My son has
been asking again and again for his very own Power Ranger. I have to say
that as a parent, Im a little disappointed. With all of the retro
brands coming back into style, Id be a lot happier if he was asking me
for a He-Man or Transformer, even G.I. Joe would be a step up. Ive
never let him watch an episode of the Power Rangers, and yet every time
we enter Target, it is all that he wants. Sometimes I have to ask the
question, "Why me?" What did I do wrong? Not only do I have to suffer
the constant requests for uncool toys, but I also have to suffer through
the time it actually takes to play their video game incarnations. Ive
lost track of the number of Power Ranger games Ive reviewed.
Intellectually, I know that it couldnt have been more than 3 or 4, but
sometimes it feels like every other videogame is a Power Rangers title.
Im sure that
theres a story line somewhere amid all of the punching and kicking, but
I really didnt care enough to pay attention. When you defeat a level
and transform into your Megazoid, the controls become downright
annoying. At times I felt I had all the control of the original Dragons
Lair. If there is a spark of creativity or originality to be found in
this game, I havent been able to find it. Usually when I review an
unoriginal game, I end up comparing it to other titles on the market.
This game is so unoriginal that I can only compare it to previous
incarnations of itself.
couldnt escape the feeling of déjà vu. Just as I am unable to tell one
Power Ranger series from the other, I find myself unable to distinguish
one game from the other, as if they had re-edited game content the same
way they re-edit series footage to create "new" episodes. Wild Force
employs the same isometric view as the PSone game of a few years ago.
Both had a very limited punch /jump/ special move button combination.
The graphics are passable, but on a screen this size, so many of the
levels and bad guys look the same. Things get very repetitive very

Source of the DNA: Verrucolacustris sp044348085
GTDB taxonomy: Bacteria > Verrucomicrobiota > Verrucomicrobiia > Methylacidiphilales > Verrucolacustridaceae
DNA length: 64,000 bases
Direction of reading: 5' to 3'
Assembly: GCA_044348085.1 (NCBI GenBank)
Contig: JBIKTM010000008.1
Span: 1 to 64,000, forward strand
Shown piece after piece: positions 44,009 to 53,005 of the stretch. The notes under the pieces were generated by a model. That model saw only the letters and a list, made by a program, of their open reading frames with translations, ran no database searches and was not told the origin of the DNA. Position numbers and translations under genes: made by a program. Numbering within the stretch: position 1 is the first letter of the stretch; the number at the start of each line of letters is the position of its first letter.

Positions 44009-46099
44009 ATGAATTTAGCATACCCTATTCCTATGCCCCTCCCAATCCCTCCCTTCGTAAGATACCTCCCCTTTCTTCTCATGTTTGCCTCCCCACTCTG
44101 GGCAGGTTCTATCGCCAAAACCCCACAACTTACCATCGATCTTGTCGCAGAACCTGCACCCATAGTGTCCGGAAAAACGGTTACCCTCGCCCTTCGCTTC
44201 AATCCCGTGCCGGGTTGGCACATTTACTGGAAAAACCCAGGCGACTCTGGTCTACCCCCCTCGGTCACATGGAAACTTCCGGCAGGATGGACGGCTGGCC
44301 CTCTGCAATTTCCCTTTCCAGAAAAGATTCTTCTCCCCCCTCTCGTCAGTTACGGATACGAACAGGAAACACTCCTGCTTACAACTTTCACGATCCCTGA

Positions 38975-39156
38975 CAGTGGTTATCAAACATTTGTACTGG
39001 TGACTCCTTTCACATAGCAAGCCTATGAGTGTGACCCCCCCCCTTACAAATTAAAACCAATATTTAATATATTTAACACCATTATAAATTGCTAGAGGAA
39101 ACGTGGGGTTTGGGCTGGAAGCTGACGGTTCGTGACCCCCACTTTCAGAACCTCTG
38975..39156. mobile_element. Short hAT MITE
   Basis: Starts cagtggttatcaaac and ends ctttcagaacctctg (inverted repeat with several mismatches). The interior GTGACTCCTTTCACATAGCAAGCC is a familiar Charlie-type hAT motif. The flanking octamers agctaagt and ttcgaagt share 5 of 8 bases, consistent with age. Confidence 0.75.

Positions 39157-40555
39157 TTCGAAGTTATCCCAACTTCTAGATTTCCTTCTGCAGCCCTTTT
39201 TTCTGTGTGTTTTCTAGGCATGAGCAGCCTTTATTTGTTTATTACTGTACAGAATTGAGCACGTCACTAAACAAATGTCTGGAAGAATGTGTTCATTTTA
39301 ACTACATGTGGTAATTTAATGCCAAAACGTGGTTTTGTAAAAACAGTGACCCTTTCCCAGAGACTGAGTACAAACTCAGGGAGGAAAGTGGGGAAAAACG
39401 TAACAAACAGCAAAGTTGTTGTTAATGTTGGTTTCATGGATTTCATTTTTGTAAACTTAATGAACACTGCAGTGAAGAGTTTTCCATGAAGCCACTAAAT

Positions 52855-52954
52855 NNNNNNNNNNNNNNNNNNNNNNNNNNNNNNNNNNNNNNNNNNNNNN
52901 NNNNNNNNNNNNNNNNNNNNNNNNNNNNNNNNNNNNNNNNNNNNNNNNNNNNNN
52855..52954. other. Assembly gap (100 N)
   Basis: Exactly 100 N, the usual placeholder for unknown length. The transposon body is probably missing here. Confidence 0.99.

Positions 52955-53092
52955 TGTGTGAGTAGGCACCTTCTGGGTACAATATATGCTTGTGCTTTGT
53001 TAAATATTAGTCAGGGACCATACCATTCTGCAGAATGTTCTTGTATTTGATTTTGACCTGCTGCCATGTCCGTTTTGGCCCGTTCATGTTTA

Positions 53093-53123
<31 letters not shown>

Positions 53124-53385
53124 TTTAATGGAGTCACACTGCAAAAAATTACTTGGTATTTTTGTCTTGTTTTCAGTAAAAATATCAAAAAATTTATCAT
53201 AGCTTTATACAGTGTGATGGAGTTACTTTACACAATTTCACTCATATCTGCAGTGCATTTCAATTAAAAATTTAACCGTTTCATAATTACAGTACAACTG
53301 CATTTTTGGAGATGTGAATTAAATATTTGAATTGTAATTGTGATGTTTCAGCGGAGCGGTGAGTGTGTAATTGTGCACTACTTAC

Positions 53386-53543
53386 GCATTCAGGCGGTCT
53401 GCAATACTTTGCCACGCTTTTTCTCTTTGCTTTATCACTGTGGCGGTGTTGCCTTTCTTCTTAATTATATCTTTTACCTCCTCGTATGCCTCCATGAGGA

selling point of the game is the cooperative mode. You can link up to
four Gameboys at once to fight evil as a team. This would be a really
cool feature if it was like the Justice League or something, but finding
four fans of the Power Rangers who are dedicated enough to each shell
out forty bucks for this game might be too much to ask for.
This is a review full of unanswered questions. I dont expect to ever
find answers to these questions. If you want to know how I felt about
this game, just check out the reviews to the other Power Rangers games
that Ive had the privilege of playing. They are not terribly
incompetent games, they just hold very little interest for anyone but
the most die hard fans.
The Game Boy Advance held such promise when it was released. I
remember being filled with the hope that handheld gaming would be full
of real games that any gamer would be looking forward to playing. Apart
from a few first party titles and the Tony Hawk series, there just
hasnt been a whole lot to write home about. It is a very simple system
to program for, and too many companies are using it as a platform to
foster brand recognition and brand loyalty. The Game Boy Advance hasnt
been so much about games, as it has been about advertising cartoons,
movies and toys. I get frustrated enough about the commercials that I
have to sit through at the movie theater. Having to interact with these
commercials is one agony too many.
Jason Frank (10/04/2002)
If you like Power Rangers, now you can play
Same as all the other Power Rangers games;
uninspired gameplay and overall mediocrity.
Game Boy Advance